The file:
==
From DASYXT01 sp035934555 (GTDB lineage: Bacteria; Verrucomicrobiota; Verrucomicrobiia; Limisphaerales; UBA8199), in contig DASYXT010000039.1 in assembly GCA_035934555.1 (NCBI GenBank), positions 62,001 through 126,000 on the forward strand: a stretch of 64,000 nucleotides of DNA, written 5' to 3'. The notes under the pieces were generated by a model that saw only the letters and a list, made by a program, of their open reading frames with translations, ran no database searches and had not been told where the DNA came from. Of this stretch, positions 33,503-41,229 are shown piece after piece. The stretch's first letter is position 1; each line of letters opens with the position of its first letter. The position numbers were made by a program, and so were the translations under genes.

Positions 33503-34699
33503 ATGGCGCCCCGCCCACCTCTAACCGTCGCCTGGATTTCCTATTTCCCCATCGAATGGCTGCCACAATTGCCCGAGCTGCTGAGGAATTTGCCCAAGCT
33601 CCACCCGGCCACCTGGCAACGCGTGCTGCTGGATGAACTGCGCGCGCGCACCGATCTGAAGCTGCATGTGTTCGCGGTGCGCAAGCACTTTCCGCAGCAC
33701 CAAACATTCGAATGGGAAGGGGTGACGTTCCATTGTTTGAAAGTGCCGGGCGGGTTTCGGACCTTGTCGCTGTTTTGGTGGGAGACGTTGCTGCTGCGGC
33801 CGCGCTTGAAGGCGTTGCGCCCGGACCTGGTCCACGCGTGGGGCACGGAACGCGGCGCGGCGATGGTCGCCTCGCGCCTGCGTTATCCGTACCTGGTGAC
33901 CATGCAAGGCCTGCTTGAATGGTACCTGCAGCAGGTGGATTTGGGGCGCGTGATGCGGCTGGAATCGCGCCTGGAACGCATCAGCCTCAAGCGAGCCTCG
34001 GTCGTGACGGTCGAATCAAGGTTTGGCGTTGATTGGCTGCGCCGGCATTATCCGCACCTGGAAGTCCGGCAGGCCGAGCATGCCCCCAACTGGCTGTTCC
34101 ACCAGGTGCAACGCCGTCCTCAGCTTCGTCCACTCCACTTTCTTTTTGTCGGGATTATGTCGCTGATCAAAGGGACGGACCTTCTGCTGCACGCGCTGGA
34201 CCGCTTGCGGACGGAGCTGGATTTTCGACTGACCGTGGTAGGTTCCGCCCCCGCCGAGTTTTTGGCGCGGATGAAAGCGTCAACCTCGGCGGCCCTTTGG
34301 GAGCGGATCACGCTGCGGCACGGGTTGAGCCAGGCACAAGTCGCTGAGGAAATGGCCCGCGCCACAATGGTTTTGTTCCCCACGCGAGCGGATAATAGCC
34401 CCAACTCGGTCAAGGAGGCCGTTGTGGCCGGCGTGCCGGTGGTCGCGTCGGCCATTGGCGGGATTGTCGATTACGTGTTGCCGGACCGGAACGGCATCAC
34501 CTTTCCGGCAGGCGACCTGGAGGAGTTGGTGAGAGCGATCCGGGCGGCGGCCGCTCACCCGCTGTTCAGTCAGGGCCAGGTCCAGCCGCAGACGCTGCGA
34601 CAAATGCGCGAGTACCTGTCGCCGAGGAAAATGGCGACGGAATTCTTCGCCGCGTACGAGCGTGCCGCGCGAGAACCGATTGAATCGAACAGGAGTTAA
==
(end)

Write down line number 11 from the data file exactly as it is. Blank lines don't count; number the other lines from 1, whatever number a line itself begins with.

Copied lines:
34301 GAGCGGATCACGCTGCGGCACGGGTTGAGCCAGGCACAAGTCGCTGAGGAAATGGCCCGCGCCACAATGGTTTTGTTCCCCACGCGAGCGGATAATAGCC